The European Commission said yesterday it had reached an "amicable solution" with Beijing over imports of solar panels, a dispute that had threatened a full-blown trade war between two of the world's largest trading powers.
"We found an amicable solution in the EU-China solar panels case that will lead to a new market equilibrium at sustainable prices," EU Trade Commissioner Karel De Gucht said.
Beijing welcomed the deal, which it said "showcased pragmatic and flexible attitudes from both sides and the wisdom to resolve the issue". It would also encourage "an open, co-operative, stable and sustainable economic and trade relationship".
The two sides are major trading powers, rivals and partners. Total trade last year came to nearly US$550 billion, with China enjoying a significant surplus as Europeans snapped up Chinese-made goods.
De Gucht said that "after weeks of intensive talks", the two sides had agreed on a minimum price for Chinese solar panels, which EU manufacturers claim are being dumped in the EU market.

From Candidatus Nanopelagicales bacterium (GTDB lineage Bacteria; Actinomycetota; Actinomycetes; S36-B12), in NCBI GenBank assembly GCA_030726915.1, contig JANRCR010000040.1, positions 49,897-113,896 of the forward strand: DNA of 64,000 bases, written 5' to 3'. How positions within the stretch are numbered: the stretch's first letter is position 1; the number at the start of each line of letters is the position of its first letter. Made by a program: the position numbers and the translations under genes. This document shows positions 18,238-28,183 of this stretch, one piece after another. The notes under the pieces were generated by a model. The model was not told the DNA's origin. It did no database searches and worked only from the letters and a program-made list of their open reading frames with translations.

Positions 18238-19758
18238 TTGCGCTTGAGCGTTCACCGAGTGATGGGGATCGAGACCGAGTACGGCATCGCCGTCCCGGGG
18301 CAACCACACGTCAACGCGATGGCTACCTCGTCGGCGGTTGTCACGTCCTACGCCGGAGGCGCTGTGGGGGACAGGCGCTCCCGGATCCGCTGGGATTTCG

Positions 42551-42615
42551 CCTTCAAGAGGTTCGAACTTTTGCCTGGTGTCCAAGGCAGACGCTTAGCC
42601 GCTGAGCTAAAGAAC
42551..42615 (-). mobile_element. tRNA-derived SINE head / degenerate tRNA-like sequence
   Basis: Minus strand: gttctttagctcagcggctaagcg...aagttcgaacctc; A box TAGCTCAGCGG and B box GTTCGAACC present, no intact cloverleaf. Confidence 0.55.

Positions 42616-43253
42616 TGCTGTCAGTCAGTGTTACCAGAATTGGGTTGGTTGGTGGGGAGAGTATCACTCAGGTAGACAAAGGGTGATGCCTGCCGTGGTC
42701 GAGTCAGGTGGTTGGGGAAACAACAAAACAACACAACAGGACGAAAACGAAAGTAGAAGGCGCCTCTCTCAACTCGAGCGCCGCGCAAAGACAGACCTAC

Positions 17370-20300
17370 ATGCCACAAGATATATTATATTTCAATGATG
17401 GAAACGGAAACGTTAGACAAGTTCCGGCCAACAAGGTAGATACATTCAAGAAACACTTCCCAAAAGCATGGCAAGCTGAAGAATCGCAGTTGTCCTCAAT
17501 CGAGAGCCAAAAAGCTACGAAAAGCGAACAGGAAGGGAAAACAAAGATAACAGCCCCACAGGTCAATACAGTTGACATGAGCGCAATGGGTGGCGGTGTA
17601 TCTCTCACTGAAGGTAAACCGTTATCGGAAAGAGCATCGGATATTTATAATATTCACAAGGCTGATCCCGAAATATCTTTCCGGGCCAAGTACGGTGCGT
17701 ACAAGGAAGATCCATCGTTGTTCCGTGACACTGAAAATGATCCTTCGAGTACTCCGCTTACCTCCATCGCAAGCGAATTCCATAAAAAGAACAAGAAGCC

In June, after months of mutual recriminations, Brussels imposed an emergency anti-dumping tariff of 11.8 per cent on the Chinese solar panels - its largest ever such action.
The tariff was set to rise to 47 per cent if no settlement was reached by August 6.
De Gucht claimed at the time that Chinese solar panels were being sold to Europe at nearly 90 per cent below cost, forcing EU manufacturers out of business with the loss of thousands of jobs.
According to Chinese figures, China exported US$35.8 billion worth of solar products in 2011, more than 60 per cent to the EU, and imported US$7.5 billion worth of European solar equipment and raw materials.
De Gucht's statement said the accord "is intended to strike a balance between two key elements - it will remove the injurious dumping found and allows at the same time for a stable solar panel supply to the EU market".
In practice, it means Chinese exporters will respect a minimum price, providing a floor for the market.
But lobby group EU ProSun, which pushed for the levies, said it would take Brussels to court as the deal violated European law and sounded the death-knell for the industry by handing China some 70 per cent of the market at around existing prices.
It said the deal "endangers the very existence of the European solar industry".